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  5. "I am my parents' daughter."

"I am my parents' daughter."

Translation:Ich bin die Tochter meiner Eltern.

April 4, 2013

20 Comments


https://www.duolingo.com/profile/andrew.montanaro

Genitive: des (m), der (f), des (n), der (pl)

Ich bin die Tochter (the daughter) meiner (of my) Eltern (parents)


https://www.duolingo.com/profile/octavzlatior

A native speaker told me that Germans don´t use the Genitive anymore (as in for the last few centuries) in such sentences. They would rather say "I am the daughter of my parents", using "von meine Eltern". Except for some dialects, as usual... I don´t know how true that is, though.


https://www.duolingo.com/profile/Ellenbogen

It's not so common in colloquial language, but the genitive is used in formal speech and in text.


https://www.duolingo.com/profile/amkal1

My answer was "Ich bin die Tochter von meine Eltern", but it was wrong... apparently you're supposed to say ".... von meinen/meiner Eltern". I'm still confused about this. Any help, anyone?


https://www.duolingo.com/profile/SchnitzelFan

When you use "von" instead of the genitive, you might have dodged the genitive but you still have to put the word after "von" into the dative (since von always takes dative arguments).

In dative meine Eltern becomes meinen Eltern, so you are left with "Ich bin Tochter von meinen Eltern".


https://www.duolingo.com/profile/DaniloCavazzani

Finally someone made it clear! Thanks, Andrew!


https://www.duolingo.com/profile/lefos99

"ich bin meiner Eltern Tochter" Why isn't that correct?


https://www.duolingo.com/profile/jacob7777

Yea. I have the same problem..


https://www.duolingo.com/profile/Barbs62

See andrew.montanaro above. What he describes is how a German says this. What you wrote is not how they say it.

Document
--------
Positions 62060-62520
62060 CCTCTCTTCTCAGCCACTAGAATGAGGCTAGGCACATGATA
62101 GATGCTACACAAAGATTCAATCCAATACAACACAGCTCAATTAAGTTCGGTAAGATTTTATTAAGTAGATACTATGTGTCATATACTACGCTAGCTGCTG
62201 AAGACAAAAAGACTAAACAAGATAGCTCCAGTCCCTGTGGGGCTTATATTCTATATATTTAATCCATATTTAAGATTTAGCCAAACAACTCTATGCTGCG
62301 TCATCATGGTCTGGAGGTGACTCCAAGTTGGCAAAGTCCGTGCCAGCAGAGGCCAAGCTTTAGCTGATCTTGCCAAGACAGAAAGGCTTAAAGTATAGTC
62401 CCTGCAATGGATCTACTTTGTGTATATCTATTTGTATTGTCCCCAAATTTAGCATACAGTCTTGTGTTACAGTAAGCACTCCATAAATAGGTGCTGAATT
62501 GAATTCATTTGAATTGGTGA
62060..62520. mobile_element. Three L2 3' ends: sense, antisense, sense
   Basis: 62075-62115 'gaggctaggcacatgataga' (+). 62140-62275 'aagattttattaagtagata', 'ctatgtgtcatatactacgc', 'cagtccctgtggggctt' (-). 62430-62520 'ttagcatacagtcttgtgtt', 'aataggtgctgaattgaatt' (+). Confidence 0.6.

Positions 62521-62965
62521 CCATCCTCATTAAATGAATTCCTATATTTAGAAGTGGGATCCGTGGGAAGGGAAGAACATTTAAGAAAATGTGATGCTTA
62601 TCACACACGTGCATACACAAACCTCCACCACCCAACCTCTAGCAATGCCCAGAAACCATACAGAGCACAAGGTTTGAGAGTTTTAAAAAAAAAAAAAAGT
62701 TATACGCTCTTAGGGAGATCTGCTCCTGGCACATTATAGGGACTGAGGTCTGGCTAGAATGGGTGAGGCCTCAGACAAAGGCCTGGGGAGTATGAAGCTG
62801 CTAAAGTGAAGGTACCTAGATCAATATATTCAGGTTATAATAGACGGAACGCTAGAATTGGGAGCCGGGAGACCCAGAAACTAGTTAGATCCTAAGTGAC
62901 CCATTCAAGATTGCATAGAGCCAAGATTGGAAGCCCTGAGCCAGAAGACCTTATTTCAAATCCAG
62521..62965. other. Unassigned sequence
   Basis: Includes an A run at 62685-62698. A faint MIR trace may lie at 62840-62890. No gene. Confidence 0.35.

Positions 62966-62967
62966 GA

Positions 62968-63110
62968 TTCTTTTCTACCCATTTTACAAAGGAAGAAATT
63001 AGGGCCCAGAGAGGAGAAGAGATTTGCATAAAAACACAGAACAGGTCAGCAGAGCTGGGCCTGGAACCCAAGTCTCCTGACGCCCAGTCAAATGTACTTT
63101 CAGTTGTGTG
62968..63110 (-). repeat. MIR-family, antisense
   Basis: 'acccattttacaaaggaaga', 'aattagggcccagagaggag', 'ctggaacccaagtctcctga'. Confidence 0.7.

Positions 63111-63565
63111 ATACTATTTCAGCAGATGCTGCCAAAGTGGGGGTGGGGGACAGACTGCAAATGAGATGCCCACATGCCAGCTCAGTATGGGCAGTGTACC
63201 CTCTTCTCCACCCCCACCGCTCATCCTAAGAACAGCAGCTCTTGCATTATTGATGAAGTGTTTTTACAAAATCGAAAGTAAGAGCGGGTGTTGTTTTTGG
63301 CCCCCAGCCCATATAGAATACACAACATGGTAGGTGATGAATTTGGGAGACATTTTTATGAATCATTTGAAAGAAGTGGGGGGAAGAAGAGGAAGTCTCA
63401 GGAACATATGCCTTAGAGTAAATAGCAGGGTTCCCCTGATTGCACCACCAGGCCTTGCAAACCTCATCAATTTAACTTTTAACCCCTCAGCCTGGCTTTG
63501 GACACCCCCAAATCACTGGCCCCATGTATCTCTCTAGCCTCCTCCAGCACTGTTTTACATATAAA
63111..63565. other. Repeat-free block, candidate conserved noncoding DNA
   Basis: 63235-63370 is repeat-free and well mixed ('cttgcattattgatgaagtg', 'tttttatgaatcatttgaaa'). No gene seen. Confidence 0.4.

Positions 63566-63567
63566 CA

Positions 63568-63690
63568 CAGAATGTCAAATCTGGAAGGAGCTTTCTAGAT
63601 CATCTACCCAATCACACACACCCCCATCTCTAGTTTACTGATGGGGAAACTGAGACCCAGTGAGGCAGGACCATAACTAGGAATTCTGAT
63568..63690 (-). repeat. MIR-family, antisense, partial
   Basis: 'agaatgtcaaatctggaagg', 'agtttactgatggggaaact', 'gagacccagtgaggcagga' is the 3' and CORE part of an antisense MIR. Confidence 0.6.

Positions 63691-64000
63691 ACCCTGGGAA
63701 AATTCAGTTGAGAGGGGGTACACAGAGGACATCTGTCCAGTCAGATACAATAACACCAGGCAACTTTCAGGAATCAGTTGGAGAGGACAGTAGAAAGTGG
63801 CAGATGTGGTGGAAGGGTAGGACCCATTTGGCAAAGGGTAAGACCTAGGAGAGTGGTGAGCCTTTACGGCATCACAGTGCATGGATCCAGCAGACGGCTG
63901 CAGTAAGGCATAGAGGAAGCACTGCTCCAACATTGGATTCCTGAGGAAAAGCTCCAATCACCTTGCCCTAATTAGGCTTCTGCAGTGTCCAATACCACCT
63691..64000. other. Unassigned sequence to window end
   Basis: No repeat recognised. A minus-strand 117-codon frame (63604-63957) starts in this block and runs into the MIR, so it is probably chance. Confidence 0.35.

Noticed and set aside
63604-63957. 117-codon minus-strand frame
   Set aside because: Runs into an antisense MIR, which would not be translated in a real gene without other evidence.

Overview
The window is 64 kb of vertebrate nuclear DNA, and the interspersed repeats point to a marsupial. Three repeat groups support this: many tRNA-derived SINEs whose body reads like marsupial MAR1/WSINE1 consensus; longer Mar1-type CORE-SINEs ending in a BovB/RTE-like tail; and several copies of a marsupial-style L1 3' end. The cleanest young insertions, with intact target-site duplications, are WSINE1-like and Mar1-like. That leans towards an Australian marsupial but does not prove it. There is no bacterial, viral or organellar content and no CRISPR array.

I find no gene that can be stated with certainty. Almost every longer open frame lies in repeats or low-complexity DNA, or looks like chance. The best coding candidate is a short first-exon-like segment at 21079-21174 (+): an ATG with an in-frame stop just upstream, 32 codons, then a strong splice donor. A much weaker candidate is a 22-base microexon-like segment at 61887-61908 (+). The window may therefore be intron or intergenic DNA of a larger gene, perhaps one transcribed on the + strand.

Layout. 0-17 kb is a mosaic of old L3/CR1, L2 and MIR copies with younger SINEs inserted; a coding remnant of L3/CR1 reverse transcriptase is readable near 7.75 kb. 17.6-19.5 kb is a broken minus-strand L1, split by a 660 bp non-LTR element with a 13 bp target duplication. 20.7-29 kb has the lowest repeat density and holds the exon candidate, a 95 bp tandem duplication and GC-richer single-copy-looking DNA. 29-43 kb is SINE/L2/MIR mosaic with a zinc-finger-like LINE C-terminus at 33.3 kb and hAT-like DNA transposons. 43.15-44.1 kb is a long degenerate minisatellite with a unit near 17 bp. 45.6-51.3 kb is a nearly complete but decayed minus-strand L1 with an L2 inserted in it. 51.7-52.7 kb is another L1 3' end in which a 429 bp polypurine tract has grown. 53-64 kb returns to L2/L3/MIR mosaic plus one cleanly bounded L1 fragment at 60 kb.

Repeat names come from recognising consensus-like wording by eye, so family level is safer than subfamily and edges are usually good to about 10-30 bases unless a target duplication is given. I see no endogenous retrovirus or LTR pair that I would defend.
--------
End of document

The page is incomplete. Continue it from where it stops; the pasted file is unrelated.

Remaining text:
https://www.duolingo.com/profile/SchnitzelFan

The rule is that a noun in the genitive indicating possession of another noun usually follows that noun.

So "Tochter meiner Eltern" not "Meiner Eltern Tochter".

We have the opposite rule in English of course: "my parents' daughter" not "daughter my parents'".

By the way, it seems the exception to this is if you use someone's proper name: so "Annas Tochter" rather than "Tochter Annas". That time it is like English.


https://www.duolingo.com/profile/Puett

That is certainly grammatically correct - I have reported it. This form would be used in certain connections, eg, if you want to stress that you are like your parents (and not to stress the fact that you are their daughter)


https://www.duolingo.com/profile/judderwocky

Why can you assume she is "the" daughter? Why not "a" daughter? This is too ambiguous without some kind of hint. These are the sentences that irritate me in Duolingo.


https://www.duolingo.com/profile/Denfisksson

"Ich bin meine Elterns Tochter"

Ist das auch nicht richtig? wieso? :(


https://www.duolingo.com/profile/SchnitzelFan

As I mention above, the rule is that the genitive phrase normally follows the noun it depends on. Happens to be the opposite in English.


https://www.duolingo.com/profile/SuruchiDeo

But why the word 'die' is used when 'the' is not there in the English sentence.


https://www.duolingo.com/profile/Pelrun

If you translate it in the same order as the german (I am the daughter of my parents) then it's obvious why it's there.


https://www.duolingo.com/profile/Barbs62

Because the German language does it with the "die" and English says it without. There is no right or wrong . Language is what the culture determines. Language is, what it is. There is no why to it.


https://www.duolingo.com/profile/KMosuzu

So in this sentence, we cannot say Ich bin eine Tochter meiner Eltern. And if we want to say, I am 'one of' daughters, then we need to be more specific, zB one of three daughters Am I correct?


https://www.duolingo.com/profile/mistdust

How come 'Eltern' doesn't have an 's' (or 'es') in this case?

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